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Toughie 1791

Toughie No 1791 by Sparks

Hints and tips by Tilsit

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BD Rating – Difficulty ****Enjoyment *****

Greetings from Warrington! We finish the Toughie week with a very enjoyable challenge from Sparks, one that causes a bit of head scratching but leaves you satisfied when the last letter goes in. In truth, it’s a slightly benign offering from Sparks with a few ways into the puzzle. As is usual with Sparks, there’s a Nina but oddly the puzzle isn’t pangrammatic. I was slightly held up by turning the dramatist into someone from Romania by putting U instead of O as the last letter, but after realising what 16 down was, it all fell nicely into place.  Thanks to Sparks.

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1a    Mark learnt about making wrapping for goods (6)
DAGGER:    We start with an academic word for having studied. Reverse this and insert two G’s (goods) and this gives you a mark used in proofreading, etc.

4a    Occasional copies I’d reviewed (8)
EPISODIC:    An anagram (reviewed) of COPIES I’D give something that means occasional.

10a    Gold rings break for so long (5)
ADIEU:    The chemical symbol for gold goes around (rings) a word meaning break

11a    Roast ox with rice cooked and consumed (9)
EXCORIATE:    Something that means to roast or give a severe wigging is found by rearranging OX and RICE (cooked) and adding a word for consumed.

12a    It’s dull splitting mostly plain type of rice (7)
BASMATI:    A type of rice used in curries is found by taking a short word for dull (more often found with the last letter doubled) and putting it inside most of a word meaning plain or entry-level.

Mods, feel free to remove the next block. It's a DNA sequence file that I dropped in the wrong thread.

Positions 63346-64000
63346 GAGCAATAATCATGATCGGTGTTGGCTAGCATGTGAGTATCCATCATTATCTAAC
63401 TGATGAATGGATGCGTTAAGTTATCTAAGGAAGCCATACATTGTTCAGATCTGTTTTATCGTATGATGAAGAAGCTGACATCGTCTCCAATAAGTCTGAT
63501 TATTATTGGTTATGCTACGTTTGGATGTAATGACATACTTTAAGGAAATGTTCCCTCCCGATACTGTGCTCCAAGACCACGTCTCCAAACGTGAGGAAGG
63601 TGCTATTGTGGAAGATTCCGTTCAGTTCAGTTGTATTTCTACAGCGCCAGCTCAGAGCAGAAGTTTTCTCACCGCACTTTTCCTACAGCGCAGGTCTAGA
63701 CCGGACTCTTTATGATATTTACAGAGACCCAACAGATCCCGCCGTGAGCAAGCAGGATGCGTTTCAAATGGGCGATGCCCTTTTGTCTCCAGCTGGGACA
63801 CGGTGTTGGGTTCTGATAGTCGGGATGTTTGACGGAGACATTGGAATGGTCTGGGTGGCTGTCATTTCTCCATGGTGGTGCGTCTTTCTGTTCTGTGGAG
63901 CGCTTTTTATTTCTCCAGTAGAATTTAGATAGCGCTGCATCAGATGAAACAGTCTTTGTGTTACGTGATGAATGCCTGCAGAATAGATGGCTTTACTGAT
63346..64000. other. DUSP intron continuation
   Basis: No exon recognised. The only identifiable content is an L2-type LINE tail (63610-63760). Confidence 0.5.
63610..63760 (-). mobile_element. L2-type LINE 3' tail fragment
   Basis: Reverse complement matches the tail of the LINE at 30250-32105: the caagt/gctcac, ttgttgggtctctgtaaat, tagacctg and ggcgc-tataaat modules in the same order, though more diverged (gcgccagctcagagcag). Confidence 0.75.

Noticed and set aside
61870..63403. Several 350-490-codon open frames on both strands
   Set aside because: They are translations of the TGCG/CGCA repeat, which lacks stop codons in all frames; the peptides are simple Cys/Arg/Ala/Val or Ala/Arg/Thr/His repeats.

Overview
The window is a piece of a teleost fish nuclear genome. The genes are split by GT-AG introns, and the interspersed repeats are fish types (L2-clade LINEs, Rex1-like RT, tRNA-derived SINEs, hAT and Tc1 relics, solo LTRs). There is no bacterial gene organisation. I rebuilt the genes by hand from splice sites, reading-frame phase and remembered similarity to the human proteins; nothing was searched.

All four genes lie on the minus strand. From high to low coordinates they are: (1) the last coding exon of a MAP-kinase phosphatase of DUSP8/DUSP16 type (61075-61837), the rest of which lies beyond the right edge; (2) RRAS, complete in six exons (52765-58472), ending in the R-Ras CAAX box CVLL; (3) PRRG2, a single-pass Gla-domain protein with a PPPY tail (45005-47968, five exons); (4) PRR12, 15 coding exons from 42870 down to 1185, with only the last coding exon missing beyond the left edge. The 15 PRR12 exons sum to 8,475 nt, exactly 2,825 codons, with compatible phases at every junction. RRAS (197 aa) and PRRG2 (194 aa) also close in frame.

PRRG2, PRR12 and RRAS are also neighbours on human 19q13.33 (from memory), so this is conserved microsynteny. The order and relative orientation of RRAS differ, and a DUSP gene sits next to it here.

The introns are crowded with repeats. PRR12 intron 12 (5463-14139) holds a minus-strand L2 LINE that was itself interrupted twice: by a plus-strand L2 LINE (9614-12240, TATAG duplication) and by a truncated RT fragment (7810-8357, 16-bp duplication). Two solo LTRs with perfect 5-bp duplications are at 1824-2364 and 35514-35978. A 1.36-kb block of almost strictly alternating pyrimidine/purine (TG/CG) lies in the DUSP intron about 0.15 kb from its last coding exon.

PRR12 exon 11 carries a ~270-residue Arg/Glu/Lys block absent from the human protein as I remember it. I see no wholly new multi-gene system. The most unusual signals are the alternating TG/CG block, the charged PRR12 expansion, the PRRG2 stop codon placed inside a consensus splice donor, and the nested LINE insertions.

13a    Seaman entertained by a priest in Gulf state? (7)
ALABAMA:    The name of a US state is found by taking A with the name for a Tibetan priest and inserting the abbreviation for a sailor.

14a    Leaves cubicle, teetering, but not in pants (7,7)
ICEBERG LETTUCE:    This is what’s known in the trade as a subtractive anagram It’s an anagram of a phrase less a couple of its letters. The golden rule with these is that anything taken away needs to have an anagram indicator as well unless they are taken in order. In this clue, one isn’t needed as the two letters removed are in sequence. So we have a word for something leafy and edible which is an anagram (pants) of CUBICLE TEETERING minus IN.

17a    Dressing by churchgoers briefly cast in this? (7,2,5)
PLASTER OF PARIS:    This was one of those clues I worked out what it was and went back and scratched my head as to why? The name for the substance a cast is made of comprises a dressing (one less bulky to wear!) and adding a short word for belonging to and a word for a group of churchgoers, minus its last letter.